A WHO report from 2012 noted that Wales’ “health inequalities have proved stubbornly resistant to improvement”. Today, there continues to be “a fragile situation” with regard elderly care homes and children’s services in Wales, and the situation is reflected across most of the other social services. Pointing out that Wales is doing better than Scotland is hardly inspiring.

Meanwhile, Drakeford’s media statements from the pandemic podium have provided him with the opportunity to take windbaggery to heights seldom seen since Neil Kinnock’s era. Catchphrases include: “the race is with the virus” and the Kennedy-lite: “We will only get through this if each one of us asks ourselves not ‘what can I do?’, but ‘what should I do?’.

His enthusiasm for lockdowns, firebreaks (rather than circuit-breakers), isolationism, border controls, bridge patrols and other means of shutting down connections with the outside world were unsurprised to find that he did indeed, live in a shed at the bottom of the garden. His hermetically-sealed asceticism casually sanctioned the roping off of inessential items – y’know, like children’s books and clothes – even within “essential” shops. At Christmas, he mooted plans for vaccine ID cards, even after UK government minister Nadhim Zahawi rejected the idea. As an authoritarian embodiment of Labour’s growing contempt for social life and the everyday struggles and lived experiences of ordinary people, Drakeford is an exemplar.

His Puritan restrictions the sale of alcohol resulted in him being barred from more than 100 pubs in Wales. But his popularity rating remains stubbornly healthy (51% during the Christmas lockdown) at almost double that of Boris Johnson. His ratings appear to rely on the misconception that Wales’ social care meltdown is the result of central government policies rather than by its own mismanagement. Drakeford’s enforced temperance measures even meant that the pub ban worked in his favour; reinforcing his public health message, and seeing off his Conservative rival, Paul Davies who was forced to resign after breaching Drakeford’s festive Christmas alcohol restrictions.

Drakeford’s reign has undoubtedly benefited from the disenfranchisement of the populace (he plans to bring in emergency powers to postpone May’s Senedd elections, snatching back the promise that 16 and 17-year-olds would be given the vote), and by relying on the misconception that Wales’ social care meltdown is the result of central government policies rather than by its own mismanagement. His biggest plus however, seems to be that he is not Boris Johnson.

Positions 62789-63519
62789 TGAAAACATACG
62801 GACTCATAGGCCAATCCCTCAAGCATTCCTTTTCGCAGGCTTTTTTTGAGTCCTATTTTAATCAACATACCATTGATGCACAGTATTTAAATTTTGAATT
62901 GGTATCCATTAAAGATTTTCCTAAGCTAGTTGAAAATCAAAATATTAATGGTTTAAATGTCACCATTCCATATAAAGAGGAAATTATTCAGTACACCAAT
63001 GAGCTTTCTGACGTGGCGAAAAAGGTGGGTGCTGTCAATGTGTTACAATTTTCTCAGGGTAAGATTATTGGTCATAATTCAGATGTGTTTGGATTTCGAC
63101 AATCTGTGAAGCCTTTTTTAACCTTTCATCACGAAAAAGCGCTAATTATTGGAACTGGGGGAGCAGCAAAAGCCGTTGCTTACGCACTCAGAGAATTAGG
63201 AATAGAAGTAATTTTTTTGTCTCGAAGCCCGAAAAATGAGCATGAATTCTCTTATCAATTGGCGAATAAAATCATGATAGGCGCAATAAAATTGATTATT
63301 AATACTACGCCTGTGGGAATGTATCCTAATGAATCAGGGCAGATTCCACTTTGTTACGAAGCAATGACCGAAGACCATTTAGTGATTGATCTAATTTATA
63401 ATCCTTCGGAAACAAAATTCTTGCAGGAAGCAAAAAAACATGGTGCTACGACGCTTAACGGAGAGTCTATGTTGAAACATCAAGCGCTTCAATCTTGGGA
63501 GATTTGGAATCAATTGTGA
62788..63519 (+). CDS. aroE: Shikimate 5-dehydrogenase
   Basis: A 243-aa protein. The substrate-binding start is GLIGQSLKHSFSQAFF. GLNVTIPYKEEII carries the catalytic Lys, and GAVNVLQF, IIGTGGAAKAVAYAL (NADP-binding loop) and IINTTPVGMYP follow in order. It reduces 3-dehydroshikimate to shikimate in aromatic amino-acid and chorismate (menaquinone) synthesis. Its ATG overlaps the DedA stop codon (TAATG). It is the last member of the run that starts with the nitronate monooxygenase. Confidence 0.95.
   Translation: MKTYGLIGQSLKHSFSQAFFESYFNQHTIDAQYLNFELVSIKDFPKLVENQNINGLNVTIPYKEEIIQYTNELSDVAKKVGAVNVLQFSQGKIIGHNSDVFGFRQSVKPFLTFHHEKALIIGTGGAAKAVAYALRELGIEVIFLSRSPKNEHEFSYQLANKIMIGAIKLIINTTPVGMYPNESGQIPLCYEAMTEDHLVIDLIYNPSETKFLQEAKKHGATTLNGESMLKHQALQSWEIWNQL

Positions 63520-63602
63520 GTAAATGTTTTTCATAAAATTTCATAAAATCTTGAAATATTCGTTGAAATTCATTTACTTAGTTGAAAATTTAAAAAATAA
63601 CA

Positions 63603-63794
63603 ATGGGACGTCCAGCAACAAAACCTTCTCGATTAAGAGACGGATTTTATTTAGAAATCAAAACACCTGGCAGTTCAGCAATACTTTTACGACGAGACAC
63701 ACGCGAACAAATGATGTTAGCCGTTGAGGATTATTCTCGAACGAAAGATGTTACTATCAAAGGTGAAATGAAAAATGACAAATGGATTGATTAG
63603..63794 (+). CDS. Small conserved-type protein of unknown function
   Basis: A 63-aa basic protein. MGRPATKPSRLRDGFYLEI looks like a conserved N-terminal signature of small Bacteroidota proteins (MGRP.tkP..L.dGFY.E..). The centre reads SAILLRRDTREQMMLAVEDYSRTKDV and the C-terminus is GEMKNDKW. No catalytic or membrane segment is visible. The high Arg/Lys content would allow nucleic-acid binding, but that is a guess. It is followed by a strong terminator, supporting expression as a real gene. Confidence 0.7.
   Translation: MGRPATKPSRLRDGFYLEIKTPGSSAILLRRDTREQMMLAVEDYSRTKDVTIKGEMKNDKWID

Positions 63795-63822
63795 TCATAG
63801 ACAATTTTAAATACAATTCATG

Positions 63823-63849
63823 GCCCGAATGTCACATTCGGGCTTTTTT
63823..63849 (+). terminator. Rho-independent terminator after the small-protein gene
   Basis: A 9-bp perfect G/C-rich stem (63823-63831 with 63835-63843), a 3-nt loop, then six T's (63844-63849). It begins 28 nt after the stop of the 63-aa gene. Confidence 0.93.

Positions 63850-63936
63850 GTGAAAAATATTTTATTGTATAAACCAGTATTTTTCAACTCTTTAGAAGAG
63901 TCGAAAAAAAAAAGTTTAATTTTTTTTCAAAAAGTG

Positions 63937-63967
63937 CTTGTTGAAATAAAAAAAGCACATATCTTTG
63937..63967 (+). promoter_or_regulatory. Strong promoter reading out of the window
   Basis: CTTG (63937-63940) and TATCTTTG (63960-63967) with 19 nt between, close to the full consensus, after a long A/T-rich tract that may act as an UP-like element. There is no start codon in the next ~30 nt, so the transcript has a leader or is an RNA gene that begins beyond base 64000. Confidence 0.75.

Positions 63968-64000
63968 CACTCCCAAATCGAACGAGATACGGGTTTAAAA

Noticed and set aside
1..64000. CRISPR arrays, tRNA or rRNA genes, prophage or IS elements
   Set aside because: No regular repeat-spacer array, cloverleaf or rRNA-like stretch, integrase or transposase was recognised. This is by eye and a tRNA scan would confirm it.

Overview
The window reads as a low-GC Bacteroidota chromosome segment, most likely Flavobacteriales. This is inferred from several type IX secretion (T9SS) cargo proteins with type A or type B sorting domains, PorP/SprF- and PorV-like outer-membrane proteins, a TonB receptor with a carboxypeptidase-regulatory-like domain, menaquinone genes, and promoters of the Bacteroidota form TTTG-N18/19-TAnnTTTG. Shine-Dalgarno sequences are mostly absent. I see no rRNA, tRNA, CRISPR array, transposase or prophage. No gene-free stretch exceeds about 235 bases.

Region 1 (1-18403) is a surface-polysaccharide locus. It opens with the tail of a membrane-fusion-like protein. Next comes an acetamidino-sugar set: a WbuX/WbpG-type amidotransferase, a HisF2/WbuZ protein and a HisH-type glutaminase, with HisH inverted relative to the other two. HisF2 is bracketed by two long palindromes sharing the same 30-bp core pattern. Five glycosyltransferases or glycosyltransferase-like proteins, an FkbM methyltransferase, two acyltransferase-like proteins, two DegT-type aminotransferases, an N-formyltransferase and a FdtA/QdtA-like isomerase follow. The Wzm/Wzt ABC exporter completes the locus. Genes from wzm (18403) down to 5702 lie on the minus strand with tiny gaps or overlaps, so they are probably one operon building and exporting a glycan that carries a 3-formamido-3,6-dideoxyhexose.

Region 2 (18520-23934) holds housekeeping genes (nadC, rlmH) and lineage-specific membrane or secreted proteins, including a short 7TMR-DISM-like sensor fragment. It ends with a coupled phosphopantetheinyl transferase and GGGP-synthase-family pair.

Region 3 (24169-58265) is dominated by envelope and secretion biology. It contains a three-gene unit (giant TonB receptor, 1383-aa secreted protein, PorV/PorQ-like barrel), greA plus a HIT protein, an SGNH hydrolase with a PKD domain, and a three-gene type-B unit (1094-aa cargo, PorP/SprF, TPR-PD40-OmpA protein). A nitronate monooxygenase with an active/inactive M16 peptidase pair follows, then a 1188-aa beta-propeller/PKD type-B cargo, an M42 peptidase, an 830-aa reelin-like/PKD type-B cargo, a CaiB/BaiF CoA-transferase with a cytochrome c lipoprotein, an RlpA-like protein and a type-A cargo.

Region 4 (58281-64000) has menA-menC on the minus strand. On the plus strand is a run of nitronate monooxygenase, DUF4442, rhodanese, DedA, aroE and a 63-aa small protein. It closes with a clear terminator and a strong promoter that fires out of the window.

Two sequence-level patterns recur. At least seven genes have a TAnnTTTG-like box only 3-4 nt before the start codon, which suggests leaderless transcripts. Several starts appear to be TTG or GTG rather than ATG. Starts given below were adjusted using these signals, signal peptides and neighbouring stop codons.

Presiding over some of the worst coronavirus statistics in the UK, a health service in meltdown and with a casual fetish for locking people up, Drakeford’s recent remarks on the roll out of the vaccine programme have been jumped on as an unfortunate gaff, rather than a typically tone-deaf approach to the problem.

While others celebrated the roll-out of the vaccination programme, Drakeford announced that “there would be no point and certainly it would be logistically damaging to try and use all of [the Pfizer vaccine] in the first week and have our vaccinators standing around with nothing to do.” A number of surgeries have been offering the vaccine only on Saturdays for that very reason. His Health Minister, Vaughan Gething told the Senedd that it was his “understanding” that the vaccine roll out had reached “the majority” of Wales’ over 80s population at a time when, in fact, a mere 23.9% had received the vaccination.

This bungling incompetence is what happens when a healthcare system that has made a conscious decision to prioritise therapy, lifestyle choices, personal responsibility and intrusive regulations is confronted with an urgent need for actual medical provision. They have forgotten the business of saving people’s lives and prefer that we simply stay away.

Austin Williams


Author: austinwilliams

Austin Williams is the director of the Future Cities Project and author of a number of books on the environment and on China. The latest are "China's Urban Revolution" (Bloomsbury) and "New Chinese Architecture: Twenty Women Building the Future" (Thames and Hudson).